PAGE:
Newslines Radio Special Broadcast: 2012 National NAIDOC Awards – Part 1
- Trever Ellis
- Karla Grant
Minister Jenny Macklin
Music: Stuck on You, Dewayne Everettsmith
PRESENTER: Hi, I’m Trevor Ellis and you’re listening to a special broadcast of Newslines Radio on the 2012 National NAIDOC Awards.
The annual awards celebrate the achievements of Indigenous and non-Indigenous Australians over the past year. Our special broadcast of the awards is in two parts. Newslines was in Hobart, covering NAIDOC Week’s night of nights.
In part one, we’ll hear about the Lifetime Achievement, Person of the Year, Elders of the Year and the Caring for Country awards and talk to some of the winners about their achievements.
DODSON: I think it’s a good occasion for us to celebrate those achievements of all the award winners this evening, that will receive awards this evening. They make us all very, very proud. And we should be celebrating. We should be screaming our success from the rooftops. Too often the focus is on the negative when in fact there are a lot of our people achieving great things. Black fellas can achieve anything.
PRESENTER: That was Mick Dodson at the NAIDOC Awards Ceremony. This year’s awards were presented by actor Aaron Pedersen and TV journalist Karla Grant.
GRANT: Good evening everyone. How are you Aaron?
PEDERSEN: I’m pretty good Karla, how are you going?
GRANT: I’m good thanks.
PEDERSEN: It’s awesome to be here in Tasmania isn’t it?
PRESENTER: This year’s theme is Spirit of The Tent Embassy: 40 years on. Representatives of the Tent Embassy were invited to Hobart for the event including Isobel Coe, Norma Ingram and Michael Anderson.
Michael presented a framed copy of the National NAIDOC Poster to this year’s winning artist, Amanda Joy Tronc before asking the audience to stand for an emotional minute of silence for his comrades who helped establish the Tent Embassy back in 1972. The poster depicts scenes from the Tent Embassy 40 years ago and Michael was thankful for how Amanda portrayed him.
ANDERSON: I am grateful for the slimness of the bodies because as time gone the chest has dropped quite considerably. It’s a wonderful picture and thank you very much and congratulations.
PRESENTER: Let’s kick off the awards presentations, which opened with the prestigious Lifetime Achievement Award, announced by Minister for Families, Community Services and Indigenous Affairs, the Honourable Jenny Macklin MP.
MACKLIN: To all of you here tonight, I’m very pleased to be able to announce the 2012 National NAIDOC Lifetime Achievement Award and that goes to Bunna Lawrie.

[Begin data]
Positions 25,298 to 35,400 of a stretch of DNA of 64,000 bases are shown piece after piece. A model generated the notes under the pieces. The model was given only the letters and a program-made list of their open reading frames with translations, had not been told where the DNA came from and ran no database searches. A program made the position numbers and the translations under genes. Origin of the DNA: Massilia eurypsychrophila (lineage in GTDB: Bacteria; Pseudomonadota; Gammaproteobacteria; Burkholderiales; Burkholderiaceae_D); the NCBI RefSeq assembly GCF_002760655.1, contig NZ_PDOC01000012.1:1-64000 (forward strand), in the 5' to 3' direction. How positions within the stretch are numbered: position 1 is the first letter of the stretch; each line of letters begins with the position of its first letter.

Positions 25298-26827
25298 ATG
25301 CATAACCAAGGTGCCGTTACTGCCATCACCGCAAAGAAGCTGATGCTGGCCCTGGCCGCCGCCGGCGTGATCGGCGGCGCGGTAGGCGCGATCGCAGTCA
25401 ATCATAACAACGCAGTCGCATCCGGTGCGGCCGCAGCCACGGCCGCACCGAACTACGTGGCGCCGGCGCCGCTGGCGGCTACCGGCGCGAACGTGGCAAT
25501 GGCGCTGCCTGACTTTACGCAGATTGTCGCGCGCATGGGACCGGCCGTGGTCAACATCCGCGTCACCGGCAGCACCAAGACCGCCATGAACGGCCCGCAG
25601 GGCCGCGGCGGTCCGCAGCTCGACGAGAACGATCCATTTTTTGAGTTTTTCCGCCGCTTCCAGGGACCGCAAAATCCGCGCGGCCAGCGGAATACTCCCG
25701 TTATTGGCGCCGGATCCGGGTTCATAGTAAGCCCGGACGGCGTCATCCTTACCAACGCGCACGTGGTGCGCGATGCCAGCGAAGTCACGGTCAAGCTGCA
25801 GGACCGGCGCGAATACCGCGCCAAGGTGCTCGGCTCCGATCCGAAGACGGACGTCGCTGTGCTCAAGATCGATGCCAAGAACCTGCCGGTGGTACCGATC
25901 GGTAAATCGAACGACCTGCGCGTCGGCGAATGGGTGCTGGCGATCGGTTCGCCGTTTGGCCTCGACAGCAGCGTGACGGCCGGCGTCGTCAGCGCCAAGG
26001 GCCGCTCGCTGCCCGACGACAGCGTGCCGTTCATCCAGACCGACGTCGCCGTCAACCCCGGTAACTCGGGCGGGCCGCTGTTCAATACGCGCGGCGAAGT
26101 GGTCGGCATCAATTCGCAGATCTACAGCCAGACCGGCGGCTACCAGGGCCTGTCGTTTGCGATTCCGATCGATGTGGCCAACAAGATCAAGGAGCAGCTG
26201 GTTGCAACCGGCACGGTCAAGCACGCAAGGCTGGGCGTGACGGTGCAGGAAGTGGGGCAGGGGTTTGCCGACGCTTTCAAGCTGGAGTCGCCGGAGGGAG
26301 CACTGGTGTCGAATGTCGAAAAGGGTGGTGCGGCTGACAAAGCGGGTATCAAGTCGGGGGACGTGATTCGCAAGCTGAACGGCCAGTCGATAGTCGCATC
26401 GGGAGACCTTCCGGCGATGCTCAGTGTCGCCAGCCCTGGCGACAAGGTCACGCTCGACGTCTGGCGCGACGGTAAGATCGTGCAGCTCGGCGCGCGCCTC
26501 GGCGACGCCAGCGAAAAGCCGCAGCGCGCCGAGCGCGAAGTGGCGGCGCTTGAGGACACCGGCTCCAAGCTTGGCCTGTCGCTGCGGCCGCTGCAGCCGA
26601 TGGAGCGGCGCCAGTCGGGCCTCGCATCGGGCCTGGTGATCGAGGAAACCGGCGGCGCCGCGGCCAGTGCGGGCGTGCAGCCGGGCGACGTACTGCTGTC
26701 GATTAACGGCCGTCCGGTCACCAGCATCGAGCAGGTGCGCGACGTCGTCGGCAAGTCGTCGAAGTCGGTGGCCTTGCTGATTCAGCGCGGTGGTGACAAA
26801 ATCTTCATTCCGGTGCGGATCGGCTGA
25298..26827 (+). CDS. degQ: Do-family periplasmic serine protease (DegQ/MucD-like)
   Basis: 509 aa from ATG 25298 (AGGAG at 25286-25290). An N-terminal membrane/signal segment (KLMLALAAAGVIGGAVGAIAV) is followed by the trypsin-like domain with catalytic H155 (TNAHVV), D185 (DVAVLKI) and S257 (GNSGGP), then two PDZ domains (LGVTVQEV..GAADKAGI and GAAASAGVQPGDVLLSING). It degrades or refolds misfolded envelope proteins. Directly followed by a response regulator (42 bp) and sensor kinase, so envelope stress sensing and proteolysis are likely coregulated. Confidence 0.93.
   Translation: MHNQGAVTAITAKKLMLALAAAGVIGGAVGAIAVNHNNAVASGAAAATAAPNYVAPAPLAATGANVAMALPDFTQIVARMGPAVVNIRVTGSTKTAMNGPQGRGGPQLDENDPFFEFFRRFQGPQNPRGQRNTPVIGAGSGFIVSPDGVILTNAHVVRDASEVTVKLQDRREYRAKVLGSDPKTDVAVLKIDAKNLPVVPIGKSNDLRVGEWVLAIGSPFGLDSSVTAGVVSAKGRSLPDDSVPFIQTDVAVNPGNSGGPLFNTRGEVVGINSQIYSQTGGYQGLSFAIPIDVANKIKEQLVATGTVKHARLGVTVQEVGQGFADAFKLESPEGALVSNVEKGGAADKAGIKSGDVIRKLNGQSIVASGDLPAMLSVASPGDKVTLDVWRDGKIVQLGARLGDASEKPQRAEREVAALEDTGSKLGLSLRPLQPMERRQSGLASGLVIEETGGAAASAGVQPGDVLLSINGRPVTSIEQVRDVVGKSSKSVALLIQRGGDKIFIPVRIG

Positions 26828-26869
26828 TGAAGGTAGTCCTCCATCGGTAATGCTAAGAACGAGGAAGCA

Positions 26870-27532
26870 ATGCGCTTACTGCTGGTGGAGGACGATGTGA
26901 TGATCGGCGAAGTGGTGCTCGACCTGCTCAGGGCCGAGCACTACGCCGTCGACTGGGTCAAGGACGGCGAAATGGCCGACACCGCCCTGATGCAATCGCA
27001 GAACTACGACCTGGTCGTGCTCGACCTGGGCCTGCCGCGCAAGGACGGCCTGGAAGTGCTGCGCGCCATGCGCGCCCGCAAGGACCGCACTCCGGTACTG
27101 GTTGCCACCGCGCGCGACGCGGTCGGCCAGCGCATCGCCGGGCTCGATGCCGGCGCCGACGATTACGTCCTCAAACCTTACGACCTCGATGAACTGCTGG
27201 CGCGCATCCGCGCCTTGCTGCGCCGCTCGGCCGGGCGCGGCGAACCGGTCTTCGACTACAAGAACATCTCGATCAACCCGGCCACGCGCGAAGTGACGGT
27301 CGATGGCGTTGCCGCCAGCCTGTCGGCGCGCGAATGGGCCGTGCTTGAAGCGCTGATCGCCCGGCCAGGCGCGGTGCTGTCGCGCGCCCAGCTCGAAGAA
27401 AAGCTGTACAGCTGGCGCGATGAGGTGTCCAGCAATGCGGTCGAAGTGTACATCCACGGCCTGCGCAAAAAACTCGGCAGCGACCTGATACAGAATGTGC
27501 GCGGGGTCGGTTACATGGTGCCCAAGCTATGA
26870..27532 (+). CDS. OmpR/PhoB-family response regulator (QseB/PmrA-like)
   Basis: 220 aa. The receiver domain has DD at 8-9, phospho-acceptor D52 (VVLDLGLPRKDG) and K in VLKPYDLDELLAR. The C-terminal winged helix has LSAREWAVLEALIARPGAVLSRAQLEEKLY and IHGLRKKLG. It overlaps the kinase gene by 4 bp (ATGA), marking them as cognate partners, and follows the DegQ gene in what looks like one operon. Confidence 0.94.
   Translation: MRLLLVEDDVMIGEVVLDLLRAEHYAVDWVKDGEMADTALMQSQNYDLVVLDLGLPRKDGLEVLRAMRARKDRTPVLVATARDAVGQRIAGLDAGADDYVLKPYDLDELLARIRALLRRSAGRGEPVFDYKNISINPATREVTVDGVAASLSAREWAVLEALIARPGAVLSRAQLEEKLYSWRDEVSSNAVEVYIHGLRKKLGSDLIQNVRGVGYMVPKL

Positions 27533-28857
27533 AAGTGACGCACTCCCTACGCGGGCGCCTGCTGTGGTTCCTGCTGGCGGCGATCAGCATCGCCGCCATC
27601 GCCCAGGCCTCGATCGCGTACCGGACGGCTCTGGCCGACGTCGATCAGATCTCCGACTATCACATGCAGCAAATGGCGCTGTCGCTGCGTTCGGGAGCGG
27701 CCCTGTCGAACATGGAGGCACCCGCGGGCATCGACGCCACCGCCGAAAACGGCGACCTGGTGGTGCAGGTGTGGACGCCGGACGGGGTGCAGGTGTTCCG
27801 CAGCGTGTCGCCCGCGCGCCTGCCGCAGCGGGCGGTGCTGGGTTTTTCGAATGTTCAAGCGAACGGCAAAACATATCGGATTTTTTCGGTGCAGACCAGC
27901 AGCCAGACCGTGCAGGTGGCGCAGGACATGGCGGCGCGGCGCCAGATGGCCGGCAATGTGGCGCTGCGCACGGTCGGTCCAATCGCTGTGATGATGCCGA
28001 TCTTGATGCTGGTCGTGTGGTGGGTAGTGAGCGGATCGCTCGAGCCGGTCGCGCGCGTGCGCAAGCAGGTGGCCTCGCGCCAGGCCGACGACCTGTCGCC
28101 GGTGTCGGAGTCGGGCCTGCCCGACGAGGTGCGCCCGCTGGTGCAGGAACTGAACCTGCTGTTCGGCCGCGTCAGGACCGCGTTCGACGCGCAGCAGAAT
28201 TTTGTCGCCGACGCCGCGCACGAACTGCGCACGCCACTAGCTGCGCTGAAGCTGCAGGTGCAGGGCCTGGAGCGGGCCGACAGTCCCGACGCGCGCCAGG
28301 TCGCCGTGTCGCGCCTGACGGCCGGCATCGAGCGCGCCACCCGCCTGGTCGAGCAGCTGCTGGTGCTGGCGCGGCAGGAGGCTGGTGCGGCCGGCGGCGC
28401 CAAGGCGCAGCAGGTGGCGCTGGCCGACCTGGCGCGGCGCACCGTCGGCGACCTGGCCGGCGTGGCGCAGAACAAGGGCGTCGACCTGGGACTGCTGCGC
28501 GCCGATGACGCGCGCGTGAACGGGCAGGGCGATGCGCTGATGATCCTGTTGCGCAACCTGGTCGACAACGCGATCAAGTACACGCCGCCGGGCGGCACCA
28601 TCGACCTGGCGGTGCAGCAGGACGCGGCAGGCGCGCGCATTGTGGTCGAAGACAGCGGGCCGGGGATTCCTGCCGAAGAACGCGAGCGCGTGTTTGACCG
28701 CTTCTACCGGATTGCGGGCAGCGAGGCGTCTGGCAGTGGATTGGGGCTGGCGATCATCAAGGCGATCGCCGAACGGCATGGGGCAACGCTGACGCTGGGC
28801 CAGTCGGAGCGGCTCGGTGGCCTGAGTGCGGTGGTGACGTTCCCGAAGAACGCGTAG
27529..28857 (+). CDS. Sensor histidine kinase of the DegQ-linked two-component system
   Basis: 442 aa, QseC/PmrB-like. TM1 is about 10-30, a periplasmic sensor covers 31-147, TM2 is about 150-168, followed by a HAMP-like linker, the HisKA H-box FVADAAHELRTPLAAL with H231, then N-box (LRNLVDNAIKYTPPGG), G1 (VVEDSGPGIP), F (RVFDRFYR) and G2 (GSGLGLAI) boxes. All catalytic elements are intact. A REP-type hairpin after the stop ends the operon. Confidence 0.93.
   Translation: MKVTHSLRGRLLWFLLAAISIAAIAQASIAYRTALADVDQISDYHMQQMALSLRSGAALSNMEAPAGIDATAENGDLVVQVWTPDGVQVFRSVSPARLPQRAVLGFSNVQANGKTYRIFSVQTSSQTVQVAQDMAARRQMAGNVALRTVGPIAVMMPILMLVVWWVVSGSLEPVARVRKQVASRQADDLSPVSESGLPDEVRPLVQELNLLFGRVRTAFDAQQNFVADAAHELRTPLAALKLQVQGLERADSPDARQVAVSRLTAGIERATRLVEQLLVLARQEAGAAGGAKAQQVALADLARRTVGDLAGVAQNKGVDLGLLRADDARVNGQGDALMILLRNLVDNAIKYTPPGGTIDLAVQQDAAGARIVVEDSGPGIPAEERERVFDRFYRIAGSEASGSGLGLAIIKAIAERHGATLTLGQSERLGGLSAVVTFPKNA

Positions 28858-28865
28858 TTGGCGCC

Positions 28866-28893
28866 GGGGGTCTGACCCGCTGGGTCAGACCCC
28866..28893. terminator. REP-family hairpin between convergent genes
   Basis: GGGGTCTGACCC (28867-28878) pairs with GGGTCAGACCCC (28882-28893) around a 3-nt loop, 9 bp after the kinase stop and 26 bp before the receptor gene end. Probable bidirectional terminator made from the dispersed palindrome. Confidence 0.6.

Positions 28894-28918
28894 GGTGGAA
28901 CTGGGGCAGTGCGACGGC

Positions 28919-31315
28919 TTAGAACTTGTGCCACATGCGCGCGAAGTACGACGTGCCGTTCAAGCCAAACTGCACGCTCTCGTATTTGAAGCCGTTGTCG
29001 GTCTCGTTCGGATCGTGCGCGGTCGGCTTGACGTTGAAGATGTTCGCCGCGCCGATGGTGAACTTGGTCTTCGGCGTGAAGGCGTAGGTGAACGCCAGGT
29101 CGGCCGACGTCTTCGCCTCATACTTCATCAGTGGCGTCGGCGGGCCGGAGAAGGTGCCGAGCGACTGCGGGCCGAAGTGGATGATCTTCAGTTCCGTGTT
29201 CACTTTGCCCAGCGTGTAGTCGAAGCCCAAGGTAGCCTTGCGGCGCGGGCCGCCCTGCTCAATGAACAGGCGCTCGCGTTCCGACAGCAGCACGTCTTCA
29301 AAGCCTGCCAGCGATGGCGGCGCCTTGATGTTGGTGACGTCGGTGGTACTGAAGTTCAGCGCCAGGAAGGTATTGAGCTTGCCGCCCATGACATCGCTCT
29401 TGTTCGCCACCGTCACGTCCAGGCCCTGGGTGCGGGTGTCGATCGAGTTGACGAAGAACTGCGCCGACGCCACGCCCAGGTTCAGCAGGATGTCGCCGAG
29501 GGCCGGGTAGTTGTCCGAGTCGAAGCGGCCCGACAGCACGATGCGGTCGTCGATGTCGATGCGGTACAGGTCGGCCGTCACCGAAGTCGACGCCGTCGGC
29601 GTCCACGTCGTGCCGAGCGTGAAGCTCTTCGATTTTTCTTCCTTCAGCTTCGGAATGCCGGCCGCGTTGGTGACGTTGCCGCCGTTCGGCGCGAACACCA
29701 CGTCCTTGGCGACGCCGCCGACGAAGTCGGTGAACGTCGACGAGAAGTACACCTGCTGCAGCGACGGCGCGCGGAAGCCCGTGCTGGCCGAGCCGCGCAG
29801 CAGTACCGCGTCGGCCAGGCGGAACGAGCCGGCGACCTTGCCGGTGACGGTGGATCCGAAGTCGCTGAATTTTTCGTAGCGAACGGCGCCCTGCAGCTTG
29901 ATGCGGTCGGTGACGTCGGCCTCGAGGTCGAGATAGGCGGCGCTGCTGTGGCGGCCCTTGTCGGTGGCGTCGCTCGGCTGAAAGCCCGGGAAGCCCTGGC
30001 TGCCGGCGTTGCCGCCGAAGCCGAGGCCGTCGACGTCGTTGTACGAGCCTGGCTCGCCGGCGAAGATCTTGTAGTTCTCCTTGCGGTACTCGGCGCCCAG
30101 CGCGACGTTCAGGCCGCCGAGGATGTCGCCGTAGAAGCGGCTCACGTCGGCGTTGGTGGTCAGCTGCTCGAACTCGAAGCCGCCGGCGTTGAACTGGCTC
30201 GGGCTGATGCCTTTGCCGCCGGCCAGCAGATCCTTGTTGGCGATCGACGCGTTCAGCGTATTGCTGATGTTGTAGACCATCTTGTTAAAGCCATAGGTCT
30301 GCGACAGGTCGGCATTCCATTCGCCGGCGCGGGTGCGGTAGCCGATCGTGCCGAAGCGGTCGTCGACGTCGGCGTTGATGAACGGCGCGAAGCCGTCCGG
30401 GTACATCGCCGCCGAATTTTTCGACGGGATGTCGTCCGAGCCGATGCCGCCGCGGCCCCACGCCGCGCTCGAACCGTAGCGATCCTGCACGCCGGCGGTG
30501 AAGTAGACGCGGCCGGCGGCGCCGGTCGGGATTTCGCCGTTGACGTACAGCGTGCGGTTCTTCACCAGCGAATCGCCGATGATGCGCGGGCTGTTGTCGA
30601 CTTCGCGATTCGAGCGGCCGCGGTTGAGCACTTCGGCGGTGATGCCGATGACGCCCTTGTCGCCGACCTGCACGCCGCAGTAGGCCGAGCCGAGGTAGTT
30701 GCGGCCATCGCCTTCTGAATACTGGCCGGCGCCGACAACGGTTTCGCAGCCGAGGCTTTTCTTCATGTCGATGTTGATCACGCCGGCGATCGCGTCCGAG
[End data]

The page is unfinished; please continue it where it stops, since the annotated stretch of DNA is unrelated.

PRESENTER: Bunna Lawrie is a respected Mirning Elder, song man, medicine man and storyteller from coastal Nullarbor in South Australia. You probably know him as the frontman of the band Coloured Stone who have been making music since 1984.
LAWRIE: My biggest achievement is my courage that’s inspired lots of Indigenous youth and kids. Not only youth and kids but also men and women through my music that I write and the work we do in workshops and that, teaching them and encouraging them to do the right thing. And songs that I sing, songs like When You Gonna Learn is about when I used to drink and smoke and, when am I gonna learn? My life is burning over, when am I gonna learn? I’m going to start living today. Those sorts of things and those lines in the song like that. Like Black Boy, the colour of your skin is your pride and joy, you know? It gives hope to all our people. What I always say to people too is, we made this future, we’ve got to make the best of it.
GRANT: Congratulations to Bunna Lawrie and thanks to Minister Jenny Macklin. Congratulations Bunna. It’s very well deserved. Now the next award is for our 2012 NAIDOC Person of the Year. Now please give a warm welcome for the presenter of this award, Dorothy Murray.
MURRAY: The 2012 NAIDOC Person of the Year Award goes to, David Wirrpanda.
PRESENTER: The Person of the Year recognises a strong leader who has shown commitment and dedication to improving the lives of Indigenous Australians, their community and across the country.
David Wirrpanda is from Shepparton in Victoria. His achievements in AFL, winning a premiership with the West Coast Eagles in 2006 and being selected in the All Australian team in 2005, is only overshadowed by his work as CEO of the David Wirrpanda Foundation – delivering programs to young Indigenous Australians.
PRESENTER: You’re listening to Newslines Radio. This week, we’re broadcasting the first of a special two-part program on this year’s National NAIDOC Awards. Some of the most prestigious awards of the night go to our elders. There was a surprise this year when it came to announcing the Female Elder of the Year… Back to MC Aaron Pedersen.
PEDERSEN: First up is the Female Elder of the Year, or actually I should say Females Elders of the Year – that’s right, we’ve got two. Couldn’t separate them at the finish line! So please welcome the National NAIDOC Committee members Carol Pettersen and Steve Widders, who will announce and present these awards.
PETTERSEN: It’s our greatest pleasure to announce the two winners. And as committee members on the National Committee, we know how difficult it was to separate these people. There were just so many wonderful entries that came pouring in. It was so hard to work out who was a worthy a recipient, so we have two tonight. And the first one is…
WIDDERS: Margaret Lawton. Where are you Margaret?
VOICE OVER: Margaret Lawton is a Ghungalu and Garingbail elder and Traditional Owner from Central Queensland. At 82 years of age, she is still working tirelessly to achieve for her people.